Chipmaker Giant Nvidia Enters Competitive Game Streaming Services
Nvidia Corp. has stepped into the competitive field of game streaming services by unveiling its GeForce NOW online computer gaming service.
The move see’s the chipmakers connection to the growing video-gamer industry expand, putting it in direct competition with some of the biggest technology titans.
‘Your old laptop never gamed like this before,’ said Phil Eisler who heads the company’s GeForce NOW, according to Bloomberg.
‘That Mac, which for years has seen fewer games published for it or lost compatibility, can now play the latest games.’
The California-based company, which is the biggest manufacturer of chips used in personal computer graphics cards, is capitalising on the appeal of its technology among players to attract consumers away from rival gaming services.
Microsoft Corp., Alphabet Incs.’s Google, Apple Inc., and Sony Corp. are Nvidia’s biggest challengers for customers.
After a free promotional period, Nvidia will charge subscribers an initial $4.99 monthly fee to stream games from their data centers, according to a company blog post on Tuesday.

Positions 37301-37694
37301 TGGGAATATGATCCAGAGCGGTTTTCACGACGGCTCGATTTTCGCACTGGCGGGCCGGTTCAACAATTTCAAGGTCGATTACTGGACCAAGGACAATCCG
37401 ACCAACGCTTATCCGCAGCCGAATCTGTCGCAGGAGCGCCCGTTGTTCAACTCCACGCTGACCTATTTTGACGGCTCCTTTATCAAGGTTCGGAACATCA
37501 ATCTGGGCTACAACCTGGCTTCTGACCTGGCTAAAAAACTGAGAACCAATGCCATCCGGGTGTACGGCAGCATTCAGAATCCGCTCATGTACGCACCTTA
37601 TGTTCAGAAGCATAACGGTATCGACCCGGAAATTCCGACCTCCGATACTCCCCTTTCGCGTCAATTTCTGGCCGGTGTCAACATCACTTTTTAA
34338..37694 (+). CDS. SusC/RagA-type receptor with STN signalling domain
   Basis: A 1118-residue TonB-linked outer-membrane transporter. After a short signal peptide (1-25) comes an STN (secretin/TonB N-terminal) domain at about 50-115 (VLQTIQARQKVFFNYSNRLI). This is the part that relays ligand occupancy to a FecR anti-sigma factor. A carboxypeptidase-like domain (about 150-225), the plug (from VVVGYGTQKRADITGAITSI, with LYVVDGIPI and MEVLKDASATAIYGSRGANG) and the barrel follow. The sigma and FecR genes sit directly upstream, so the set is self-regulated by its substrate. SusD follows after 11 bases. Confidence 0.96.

Nvidia also claimed that their computing over the internet will be powered by the chipmaker’s highest-end graphics cards, enabling consumers who are connecting from old laptops, TV set top boxes, mobile phones and Chromebooks to have access to high-definition gaming.
Its service is also open, meaning consumers won’t have to purchase multiple copies of games they already own. Additionally, titles they’ve purchased elsewhere will be made available to play through Nvidia’s service.
But iOS operating systems that run on iPhones and iPads won’t have access to GeForce NOW as there isn’t yet a version to support it. Eisler declined to comment on why the service isn’t available for those devices and referred questions to Apple.
Otherwise, Android smartphones, PCs and Apple’s Mac computers will be able to connect.
The new gaming service is a part of a new push for Nvidia to ensure its technology remains relevant and in demand during industry shifts.
While PC gaming remains a huge industry, earning $29.6 billion in the US last year, mobile gaming is now twice as large bringing in $64 billion, according to Nielsen market analysis.